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02/04/02 Introduction to Exceptional Education EDS 425 Sridhar, Dheppa, Vaughn, Sharon. (Nov/Dec 2000). Bibliotherapy for All Enhancing Reading Comprehinsion, Self-Concept, and Behavior. The Council for Exceptional Children Teaching Exceptional Children, Volume 33, Pages 74-82.

This article on "Bibliotherapy for All Enhancing Reading Comprehension, Self-Concept, and Behavior" deals with the idea of using children books as a form of therapy. It informs the reader on the theory behind "Bibliotherapy" and also how to successfully implement this process in the classroom. Included in the article is a step by step guide on how to implement this theory into your teaching practice.

For those teachers who have to deal with a lack of family involvement with their exceptional students, this article addresses some of the problems that they may have to encounter. Parette and Petch-Hogan point out how differences in language can become a problem between the teacher and the students parents which can lead to a lack of parental involvement between the school and the parents.

They confront this situation by recommending bringing in a liaison between the two parties. This liaison will be able to translate information to the parents, to keep them informed, and will give the teacher incite to the parents concerns. It is also noted that this liaison must be a person that the parents trust (e.g. Community leader or Church leader); but it may not be a good idea to use a family member because biases can appear in the interpretation of the discussions. Another reason to the lack of parental involvement, maybe as a result of the location of the meetings that are held as well as were the support systems are offered. Many parents may want to participate and become actively involved and just are not able due to the areas in which the activities are held. A suggestion maybe to provide transportation to the events for parents and the children for those who need it. Another idea could be to move the meetings closer to the parents so that they could attend.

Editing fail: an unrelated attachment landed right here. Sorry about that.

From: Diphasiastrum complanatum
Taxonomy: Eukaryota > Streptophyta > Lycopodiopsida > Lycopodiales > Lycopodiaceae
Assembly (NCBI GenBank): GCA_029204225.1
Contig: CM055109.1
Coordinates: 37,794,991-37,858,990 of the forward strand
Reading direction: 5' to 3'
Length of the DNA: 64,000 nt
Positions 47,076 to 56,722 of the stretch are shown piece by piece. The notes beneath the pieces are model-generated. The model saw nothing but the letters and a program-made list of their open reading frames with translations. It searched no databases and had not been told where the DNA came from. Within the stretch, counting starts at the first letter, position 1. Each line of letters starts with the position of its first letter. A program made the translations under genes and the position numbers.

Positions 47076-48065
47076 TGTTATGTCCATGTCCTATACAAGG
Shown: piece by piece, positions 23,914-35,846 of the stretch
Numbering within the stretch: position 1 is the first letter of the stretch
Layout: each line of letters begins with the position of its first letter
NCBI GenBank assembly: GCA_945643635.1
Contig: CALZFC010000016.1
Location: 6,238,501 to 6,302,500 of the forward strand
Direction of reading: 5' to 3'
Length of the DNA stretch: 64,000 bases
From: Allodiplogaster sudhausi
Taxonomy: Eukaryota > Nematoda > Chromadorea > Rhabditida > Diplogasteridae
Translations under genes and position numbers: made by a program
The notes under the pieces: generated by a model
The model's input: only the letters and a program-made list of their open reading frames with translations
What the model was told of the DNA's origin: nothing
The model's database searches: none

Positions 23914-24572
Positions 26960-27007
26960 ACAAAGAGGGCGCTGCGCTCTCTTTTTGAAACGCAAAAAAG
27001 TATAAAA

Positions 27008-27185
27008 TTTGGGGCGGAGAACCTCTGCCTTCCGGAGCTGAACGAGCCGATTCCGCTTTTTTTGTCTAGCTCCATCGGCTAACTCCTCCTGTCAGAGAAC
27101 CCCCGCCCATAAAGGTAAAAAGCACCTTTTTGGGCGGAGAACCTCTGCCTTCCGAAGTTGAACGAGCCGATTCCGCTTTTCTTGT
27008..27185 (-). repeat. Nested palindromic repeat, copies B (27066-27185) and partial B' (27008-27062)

The ideas presented by Parette and Petch-Hogan are very good and practical to be implemented by any school system. It would have been nice to see how much such a program would cost to a school that wished to implement this program. I only feel that this plan should not be used solely for exceptional students. I also believe that this will help some situations but will not be a cure all to the problem, for simply some parents will never become active participants in their children's school life. Parette and Petch-Hogan also point out that a reason for this may result because they wish to choose a higher quality of life rather than being a "fully participating team member."